Year of Publication

2018

Degree Name

Doctor of Philosophy (PhD)

Document Type

Doctoral Dissertation

College

Pharmacy

Department

Pharmaceutical Sciences

First Advisor

Dr. David S. Burgess

Second Advisor

Dr. Jeffrey C. Talbert

Abstract

Acute kidney injury (AKI) is a significant adverse effect of many medications that leads to increased morbidity, cost, and mortality among hospitalized patients. Recent literature supports a strong link between empiric combination antimicrobial therapy and increased AKI risk. As briefly summarized below, the following chapters describe my research conducted in this area.

Chapter 1 presents and summarizes the published literature connecting combination antimicrobial therapy with increased AKI incidence. This chapter sets the specific aims I aim to achieve during my dissertation project.

Chapter 2 describes a study in which patients receiving vancomycin (VAN) in combination with piperacillin-tazobactam (TZP) or cefepime (CFP). I matched over 1,600 patients receiving both combinations and found a significantly lower incidence of AKI among patient receiving the CFP+VAN combination when controlling for confounders. The conclusion of this study is that VAN+TZP has significantly increased risk of AKI compared to CFP+VAN, confirming the results of previous literature.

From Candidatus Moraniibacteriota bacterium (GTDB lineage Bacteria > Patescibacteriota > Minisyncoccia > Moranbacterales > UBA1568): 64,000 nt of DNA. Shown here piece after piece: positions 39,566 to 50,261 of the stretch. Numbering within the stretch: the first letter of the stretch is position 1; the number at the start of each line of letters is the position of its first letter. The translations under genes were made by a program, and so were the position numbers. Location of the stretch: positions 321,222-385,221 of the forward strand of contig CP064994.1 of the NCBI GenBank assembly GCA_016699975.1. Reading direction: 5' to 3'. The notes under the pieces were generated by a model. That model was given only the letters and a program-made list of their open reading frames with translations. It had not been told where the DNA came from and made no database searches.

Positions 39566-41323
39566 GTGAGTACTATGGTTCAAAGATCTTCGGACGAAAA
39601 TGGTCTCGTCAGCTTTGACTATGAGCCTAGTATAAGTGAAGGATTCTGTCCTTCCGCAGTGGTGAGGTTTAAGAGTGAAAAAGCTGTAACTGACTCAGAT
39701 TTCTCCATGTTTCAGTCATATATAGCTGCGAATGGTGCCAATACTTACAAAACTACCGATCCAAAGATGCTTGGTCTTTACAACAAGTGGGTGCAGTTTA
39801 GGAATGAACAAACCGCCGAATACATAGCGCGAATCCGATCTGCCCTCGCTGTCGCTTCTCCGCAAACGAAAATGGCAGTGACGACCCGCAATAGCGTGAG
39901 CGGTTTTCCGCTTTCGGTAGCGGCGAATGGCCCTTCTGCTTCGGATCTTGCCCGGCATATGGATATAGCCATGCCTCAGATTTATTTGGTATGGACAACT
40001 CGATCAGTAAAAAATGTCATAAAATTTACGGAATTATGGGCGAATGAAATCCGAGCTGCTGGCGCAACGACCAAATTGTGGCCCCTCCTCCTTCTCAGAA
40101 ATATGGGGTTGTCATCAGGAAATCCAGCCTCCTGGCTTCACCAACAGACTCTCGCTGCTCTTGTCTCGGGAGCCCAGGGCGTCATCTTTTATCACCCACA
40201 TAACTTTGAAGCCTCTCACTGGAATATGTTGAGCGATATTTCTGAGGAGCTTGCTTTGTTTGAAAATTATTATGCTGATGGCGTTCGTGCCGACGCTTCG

Chapter 3 presents a study of patients receiving VAN in combination with meropenem (MEM) or TZP. This study included over 10,000 patients and used inverse probability of treatment weighting to conserve data for this population. After controlling for confounders, VAN+TZP was associated with significantly more AKI than VAN+MEM. This study demonstrates that MEM is clinically viable alternative to TZP in empiric antimicrobial therapy.

Chapter 4 describes a study in which patients receiving TZP or ampicillin-sulbactam (SAM) with or without VAN were analyzed for AKI incidence. The purpose of this study was to identify whether the addition of a beta-lactamase inhibitor to a beta-lactam increased the risk of AKI. This study included more than 2,400 patients receiving either agent and found that there were no differences in AKI among patients receiving SAM or TZP; however, AKI was significantly more common in the TZP group when stratified by VAN exposure. This study shows that comparisons of TZP to other beta-lactams without beta-lactamase inhibitors are valid.

Chapter 5 presents a study of almost 30,000 patients who received combination antimicrobial therapy over an 8-year period. This study demonstrates similar AKI incidence to previous literature and the studies presented in the previous chapters. Additionally, the results of the predictive models suggest that further work in this research area is needed.

The studies conducted present a clear message that patients receiving VAN+TZP are at significantly greater risk of AKI than alternative regimens for empiric coverage of infection.

Digital Object Identifier (DOI)

https://doi.org/10.13023/ETD.2018.176

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